Restaurant Review: Rocket, London
Rachel Stewart reviews the Bishopsgate branch of Rocket
Start with the solid foundation of a particular national cuisine, put a modern and/or British twist on it, create a few signature cocktails or inventive juices and house it all in a sleek, minimalist restaurant with some quirky design features and low lighting…
This is the recipe for success in London, and relatively new kid on the block ‘Rocket’ is using the winning formula very well indeed.
Italian with a twist
A quick glance at the menu (salads and pizzas) and you might decide you have arrived at a standard Italian restaurant. Upon closer inspection, however, you will notice some decidedly un-Italian variations – black pudding pizza anyone? By the time you get to the sweets menu the British/American classics have taken over, with Eton Mess, chocolate brownie and Key Lime pie on offer.
This fresh interpretation of Italian staples is reflected in the décor of the Bishopsgate branch of Rocket; clean lines and dark wood interspersed with blue and white tiling and a rather funky plate display covering the back wall.
The wine list offers plenty of choice, with several reds, whites and rosés offered by the glass. These range in price from £4.45 for the house wines to £8.30 for a pinot noir. I wasn’t blown away by the Chilean sauvignon blanc that I ordered, but two men dining to my right were very taken with their Chilean merlot.
The fried baby squid with sweet chilli and lemon dressing was light and crunchy, and thankfully not dripping with grease as is often the case elsewhere. The seasonal starter of grilled asparagus wrapped in prosciutto was full of flavour and served with a very nice truffle vinaigrette.
Having been recommended the aforementioned smoked black pudding pizza (with butterfly prawns, pancetta and green chillies) I had more or less resolved to try this before I had even arrived. But with the menu in front of me, my eyes kept wandering back to the list of unusual and very tempting salads.
I ordered the rare beef and chip salad, of which there was far more rare beef and chips than there was salad, but this was no bad thing as the beef was pink, juicy and tender. The deep fried green beans were a pleasant surprise that really complemented the beef.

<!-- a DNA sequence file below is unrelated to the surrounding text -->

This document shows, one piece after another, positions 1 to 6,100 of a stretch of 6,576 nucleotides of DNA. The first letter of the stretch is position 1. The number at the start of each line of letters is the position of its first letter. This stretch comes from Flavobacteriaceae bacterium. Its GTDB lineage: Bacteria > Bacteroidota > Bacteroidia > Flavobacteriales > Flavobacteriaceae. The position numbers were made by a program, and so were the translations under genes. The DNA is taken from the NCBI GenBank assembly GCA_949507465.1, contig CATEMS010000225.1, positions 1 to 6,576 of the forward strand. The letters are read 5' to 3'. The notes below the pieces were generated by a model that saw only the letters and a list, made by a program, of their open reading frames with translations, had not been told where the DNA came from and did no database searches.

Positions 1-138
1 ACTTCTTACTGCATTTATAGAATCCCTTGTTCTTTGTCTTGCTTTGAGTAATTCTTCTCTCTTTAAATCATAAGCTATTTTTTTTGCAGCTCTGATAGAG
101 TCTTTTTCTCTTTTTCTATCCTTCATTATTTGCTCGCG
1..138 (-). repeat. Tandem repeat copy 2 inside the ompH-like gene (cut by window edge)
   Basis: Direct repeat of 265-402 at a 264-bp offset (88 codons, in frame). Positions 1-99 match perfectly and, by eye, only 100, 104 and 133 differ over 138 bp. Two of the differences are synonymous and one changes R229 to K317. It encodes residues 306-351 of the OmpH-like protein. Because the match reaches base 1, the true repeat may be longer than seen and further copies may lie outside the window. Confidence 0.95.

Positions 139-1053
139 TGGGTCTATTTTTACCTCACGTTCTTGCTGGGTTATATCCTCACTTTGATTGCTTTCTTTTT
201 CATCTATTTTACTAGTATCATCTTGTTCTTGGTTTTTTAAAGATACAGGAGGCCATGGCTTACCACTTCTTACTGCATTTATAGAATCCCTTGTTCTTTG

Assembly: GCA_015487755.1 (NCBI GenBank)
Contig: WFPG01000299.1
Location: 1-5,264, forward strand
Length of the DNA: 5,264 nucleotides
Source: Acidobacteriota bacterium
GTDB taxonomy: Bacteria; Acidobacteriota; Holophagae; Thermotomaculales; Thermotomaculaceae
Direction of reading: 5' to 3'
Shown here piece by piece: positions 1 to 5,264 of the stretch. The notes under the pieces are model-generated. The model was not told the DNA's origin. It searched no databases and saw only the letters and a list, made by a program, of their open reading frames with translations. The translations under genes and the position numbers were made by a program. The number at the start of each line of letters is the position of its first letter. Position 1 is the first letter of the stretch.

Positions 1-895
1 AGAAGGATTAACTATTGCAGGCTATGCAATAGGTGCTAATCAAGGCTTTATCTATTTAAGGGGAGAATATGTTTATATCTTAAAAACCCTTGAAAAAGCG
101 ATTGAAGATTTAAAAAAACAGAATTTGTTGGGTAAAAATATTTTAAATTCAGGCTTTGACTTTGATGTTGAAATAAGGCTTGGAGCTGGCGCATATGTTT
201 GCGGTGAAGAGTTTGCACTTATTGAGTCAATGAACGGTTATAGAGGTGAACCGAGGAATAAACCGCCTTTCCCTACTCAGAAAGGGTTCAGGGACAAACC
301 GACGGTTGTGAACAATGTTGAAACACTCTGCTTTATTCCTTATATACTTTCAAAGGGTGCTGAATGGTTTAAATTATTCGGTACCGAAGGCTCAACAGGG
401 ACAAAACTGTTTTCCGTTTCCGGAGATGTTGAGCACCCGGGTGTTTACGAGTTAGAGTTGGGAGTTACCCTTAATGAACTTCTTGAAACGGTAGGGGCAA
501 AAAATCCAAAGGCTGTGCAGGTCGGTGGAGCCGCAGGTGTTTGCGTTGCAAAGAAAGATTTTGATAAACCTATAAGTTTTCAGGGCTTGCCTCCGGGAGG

As far as I am concerned, a dish can be top notch and yet still fall flat if the accompanying sauce (be it a dressing, dip or gravy) is not up to scratch. Fortunately, the gingered black bean dressing drizzled over the salad was truly delicious.
The chef’s salad of Saint Agur, goat’s cheese, pears, olives and fresh peas with pesto and a Parmesan pine nut dressing proved to be a great combination of flavours – a good option for someone expecting a bit more salad in their salad!
I do think Rocket are somewhat missing a trick by failing to carry the Italian flavour through to their dessert selection – an inventive version of the classic tiramisu or pannacotta would have been interesting. In all fairness there is affogato on the menu, but a scoop of ice cream with an espresso shot poured over it does not require too much imagination.
However, Italian or not, the sticky toffee pudding was great, with a lovely, rich sauce and a very tasty, if slightly icy, scoop of salted caramel ice cream. We topped the meal off with an intense espresso that any Italian would be proud of.
The lunchtime crowd at Rocket was a varied one, ranging from businessmen dining in pairs to a larger group of young women to apparent mother-daughter couples. The open kitchen and relatively close together tables do create a buzz that some may find a little intrusive, but I did not find this to be a problem, and a table could always be requested slightly further from the main throng.
The restaurant was more or less full by 1.30pm, but service was very efficient and the waiting staff friendly and attentive.
I feel compelled to mention the dresses worn by the female waiting staff: bad colours and bad material that do not fit in with the relative sophistication of the rest of the place at all.
By all accounts a younger crowd descends upon Rocket come Thursday or Friday evening, drawn by a live DJ and an extensive cocktail menu, and of course the obligatory Happy Hour (which is never actually one hour – in this case 5pm until 7pm).
There are three Rocket restaurants in London – Bishopsgate, Canary Wharf and City – as well as one in Nottingham. After less than two years on the go Rocket has done well in finding its feet on the crowded London restaurant scene. The slightly whacky yet believable signature dishes mark it out as a worthy contender, and the reasonable price tag adds to the appeal. All in all a very good meal in an attractive restaurant.
Starters £6.35 – £7.50
Mains £8.00 – £16.50
Wine by the glass £4.24 – £8.30